US benchmark index S&P 500 finished flat this week. Looking deeper into mixed results of the sector decomposition, we can conclude that risk off is still going on. Defensive sectors outperformed heavily, leading with consumer staples up 4.3% and utilities up 3.1%. Cyclicals sold off, with consumer discretionary as biggest loser down 2%, energy down 1.9% and materials down 1.4%. Investors continue to sell the growth-oriented stocks and shift into value stocks. Overall the economy is in a good shape. It seems that markets are just going through the turbulent times. With rising yields, bonds declined as well. US Dollar strengthens up, US Dollar index risen to 95.46 points.
US retailer Sears holdings filed for Chapter 11 bankruptcy. It was not a surprise to the market as the corporate fundamentals as well as the stock price gradually deteriorated.
US Retail sales for September stay flat. Update from the September FOMC meeting in form of released minutes showed that central bankers believe in a gradual rate hike. The probability of December rate hike remains high, currently sits around 83%.
US housing starts fall more than expected in September. On an annual rate, housing starts fell 5.3%. Particularly in the south, which accounts for the bulk of homebuilding. The data was the most likely impacted by hurricane Florence which hit North and South Carolina in mid-September. Building permits fell 0.6%. This was the second straight monthly decline in permits. Higher affordability of housing combined with the rising mortgage rates challenges the housing market.
The data negatively impacted home builders, where equities from this sector continue to plummet.
European equities finished slightly more positive, increased by 0.64%. Sector-wise, the story is similar to the US. Real estate, healthcare and Utilities leading meanwhile autos, construction and banks lagging.
The ZEW Institute’s sentiment index data were released. Analysts’ expectations for the German and Eurozone economies fell sharply in October. Expectations for the German economy fell to -14.1 from +3.1 previous month. Eurozone numbers dropped to -12.2 from +3.9 previous month. These numbers show that the analysts are concerned about the economy. German political problems of Chancellor Angela Merkel and the budget fight Italy vs. European Commission driving the sentiment.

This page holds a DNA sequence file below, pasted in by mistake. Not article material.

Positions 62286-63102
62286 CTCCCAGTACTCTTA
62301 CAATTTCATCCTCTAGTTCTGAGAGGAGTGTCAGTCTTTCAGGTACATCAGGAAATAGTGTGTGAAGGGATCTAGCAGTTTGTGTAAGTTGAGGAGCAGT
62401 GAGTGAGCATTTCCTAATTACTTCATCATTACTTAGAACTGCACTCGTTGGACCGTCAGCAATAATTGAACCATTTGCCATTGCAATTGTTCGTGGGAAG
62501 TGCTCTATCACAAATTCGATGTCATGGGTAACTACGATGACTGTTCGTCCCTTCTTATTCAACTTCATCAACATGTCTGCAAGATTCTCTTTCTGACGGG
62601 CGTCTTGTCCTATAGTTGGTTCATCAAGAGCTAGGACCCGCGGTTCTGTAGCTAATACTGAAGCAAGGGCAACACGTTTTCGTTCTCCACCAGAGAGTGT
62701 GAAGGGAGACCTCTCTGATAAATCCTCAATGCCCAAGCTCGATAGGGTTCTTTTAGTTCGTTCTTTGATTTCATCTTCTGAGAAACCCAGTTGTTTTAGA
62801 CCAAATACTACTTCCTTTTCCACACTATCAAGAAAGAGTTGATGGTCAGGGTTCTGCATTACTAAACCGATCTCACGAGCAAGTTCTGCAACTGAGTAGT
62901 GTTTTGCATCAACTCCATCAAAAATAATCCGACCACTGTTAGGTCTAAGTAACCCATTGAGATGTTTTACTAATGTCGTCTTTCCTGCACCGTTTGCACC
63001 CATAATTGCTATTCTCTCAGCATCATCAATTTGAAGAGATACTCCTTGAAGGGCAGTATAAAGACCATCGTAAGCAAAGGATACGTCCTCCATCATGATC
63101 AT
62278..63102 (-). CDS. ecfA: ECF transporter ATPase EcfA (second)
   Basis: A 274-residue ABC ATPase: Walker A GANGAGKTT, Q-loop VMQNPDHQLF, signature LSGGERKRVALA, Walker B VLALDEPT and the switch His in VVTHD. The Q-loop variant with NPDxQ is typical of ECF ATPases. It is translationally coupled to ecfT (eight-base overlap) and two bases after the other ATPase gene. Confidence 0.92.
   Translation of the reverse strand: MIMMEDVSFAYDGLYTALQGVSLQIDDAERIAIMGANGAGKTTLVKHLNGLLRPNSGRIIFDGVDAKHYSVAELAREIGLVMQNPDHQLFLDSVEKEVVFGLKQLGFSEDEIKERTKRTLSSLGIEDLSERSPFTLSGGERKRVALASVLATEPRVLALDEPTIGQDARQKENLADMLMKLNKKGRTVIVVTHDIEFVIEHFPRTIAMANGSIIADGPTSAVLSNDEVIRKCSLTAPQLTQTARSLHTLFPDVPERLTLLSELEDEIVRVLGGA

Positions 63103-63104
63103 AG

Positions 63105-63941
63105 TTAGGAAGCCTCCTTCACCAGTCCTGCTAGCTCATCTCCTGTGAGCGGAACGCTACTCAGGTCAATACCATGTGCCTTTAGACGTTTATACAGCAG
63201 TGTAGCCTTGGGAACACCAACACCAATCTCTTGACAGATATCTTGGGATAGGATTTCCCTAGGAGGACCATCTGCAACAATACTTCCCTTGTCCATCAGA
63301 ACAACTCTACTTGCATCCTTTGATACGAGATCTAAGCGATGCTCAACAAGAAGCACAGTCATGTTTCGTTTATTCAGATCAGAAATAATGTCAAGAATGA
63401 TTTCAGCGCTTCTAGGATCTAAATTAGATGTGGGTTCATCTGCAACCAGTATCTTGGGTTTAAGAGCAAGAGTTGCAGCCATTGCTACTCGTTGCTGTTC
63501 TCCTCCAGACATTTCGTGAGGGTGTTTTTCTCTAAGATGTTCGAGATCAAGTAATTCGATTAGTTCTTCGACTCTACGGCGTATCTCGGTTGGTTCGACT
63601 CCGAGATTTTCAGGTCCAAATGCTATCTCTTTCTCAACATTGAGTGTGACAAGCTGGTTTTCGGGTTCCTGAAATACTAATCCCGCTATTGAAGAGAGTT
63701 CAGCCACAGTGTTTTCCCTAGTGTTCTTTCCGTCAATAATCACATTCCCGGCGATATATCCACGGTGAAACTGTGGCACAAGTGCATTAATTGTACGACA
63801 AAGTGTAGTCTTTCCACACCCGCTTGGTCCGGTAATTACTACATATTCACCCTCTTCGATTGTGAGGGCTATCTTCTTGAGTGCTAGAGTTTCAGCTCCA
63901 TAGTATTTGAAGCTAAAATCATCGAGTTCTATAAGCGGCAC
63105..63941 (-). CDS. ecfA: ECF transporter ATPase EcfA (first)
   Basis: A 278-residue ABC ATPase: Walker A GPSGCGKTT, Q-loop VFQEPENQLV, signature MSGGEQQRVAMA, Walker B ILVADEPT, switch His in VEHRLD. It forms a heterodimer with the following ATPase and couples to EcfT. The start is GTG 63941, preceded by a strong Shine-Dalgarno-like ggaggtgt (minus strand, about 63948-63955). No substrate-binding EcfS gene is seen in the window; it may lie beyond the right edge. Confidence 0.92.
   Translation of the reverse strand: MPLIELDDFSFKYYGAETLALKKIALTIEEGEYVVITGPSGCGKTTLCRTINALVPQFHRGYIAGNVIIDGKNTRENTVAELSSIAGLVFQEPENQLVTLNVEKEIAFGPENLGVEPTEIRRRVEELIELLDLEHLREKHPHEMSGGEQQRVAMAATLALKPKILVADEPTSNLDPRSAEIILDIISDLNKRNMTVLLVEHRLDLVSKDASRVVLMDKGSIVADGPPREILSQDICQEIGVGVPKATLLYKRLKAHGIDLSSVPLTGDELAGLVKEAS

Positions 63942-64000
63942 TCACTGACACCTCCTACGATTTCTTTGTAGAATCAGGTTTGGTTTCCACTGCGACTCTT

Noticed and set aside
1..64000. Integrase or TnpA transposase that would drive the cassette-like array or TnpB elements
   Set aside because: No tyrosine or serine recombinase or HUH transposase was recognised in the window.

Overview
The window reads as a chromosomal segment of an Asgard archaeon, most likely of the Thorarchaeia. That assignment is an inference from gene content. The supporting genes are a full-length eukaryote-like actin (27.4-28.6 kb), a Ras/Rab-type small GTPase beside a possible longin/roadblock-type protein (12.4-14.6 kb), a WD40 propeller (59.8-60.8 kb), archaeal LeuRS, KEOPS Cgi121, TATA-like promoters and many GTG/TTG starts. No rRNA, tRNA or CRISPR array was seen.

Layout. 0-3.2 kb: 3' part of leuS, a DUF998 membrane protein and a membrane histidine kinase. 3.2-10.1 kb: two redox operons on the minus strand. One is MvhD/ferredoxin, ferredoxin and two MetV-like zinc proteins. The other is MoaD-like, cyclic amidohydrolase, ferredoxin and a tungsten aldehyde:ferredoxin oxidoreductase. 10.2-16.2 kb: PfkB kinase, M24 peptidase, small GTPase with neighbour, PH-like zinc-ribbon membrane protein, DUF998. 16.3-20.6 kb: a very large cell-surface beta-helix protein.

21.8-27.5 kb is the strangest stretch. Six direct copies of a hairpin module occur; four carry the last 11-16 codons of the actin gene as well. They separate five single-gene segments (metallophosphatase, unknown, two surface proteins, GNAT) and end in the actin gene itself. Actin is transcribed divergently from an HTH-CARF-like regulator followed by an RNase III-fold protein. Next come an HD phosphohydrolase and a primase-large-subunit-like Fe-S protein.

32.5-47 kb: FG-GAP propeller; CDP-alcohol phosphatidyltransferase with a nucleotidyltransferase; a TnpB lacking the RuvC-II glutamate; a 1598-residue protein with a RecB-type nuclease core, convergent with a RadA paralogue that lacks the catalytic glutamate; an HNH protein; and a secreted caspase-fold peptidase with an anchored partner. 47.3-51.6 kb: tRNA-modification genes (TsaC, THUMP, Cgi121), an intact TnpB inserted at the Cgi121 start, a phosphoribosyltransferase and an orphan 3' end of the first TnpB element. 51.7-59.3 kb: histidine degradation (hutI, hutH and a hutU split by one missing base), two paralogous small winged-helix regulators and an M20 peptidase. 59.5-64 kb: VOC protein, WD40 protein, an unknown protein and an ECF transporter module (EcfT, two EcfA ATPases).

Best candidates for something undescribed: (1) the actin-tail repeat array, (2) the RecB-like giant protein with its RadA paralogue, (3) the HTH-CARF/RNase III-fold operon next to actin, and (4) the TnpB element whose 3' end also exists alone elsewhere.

The emerging market equities have declined by 25% from January high. For the duration and magnitude of the selloff, it seems that this is a bear market rather than a correction.
China reported 6.5% year-over-year GDP growth, less than the prior quarter’s growth of 6.7% and less than the expected growth of 6.6%. An unease in the international trade is biting back.
Geopolitical issues continue to influence global affairs. The controversy over the disappearance of journalist Jamal Khashoggi is increasing the pressure on Saudi Arabia and its relationship with the rest of the world. US Treasury Secretary Steven Mnuchin had to pull out from the Future Investment Initiative conference in Saudi Arabia. Business leaders are starting to distance themselves from Saudis as well. The investors in global investment giant Softbank started to feel nervous due to the close ties with the Saudis.
Next week we are going to focus on the key economic data release in form of PMIs across the world. The global PMI will hint whether or not the global economy is going to grow in the near term. Q3 gross domestic product estimate will be another important release. In the European area, we need to watch the German Ifo survey.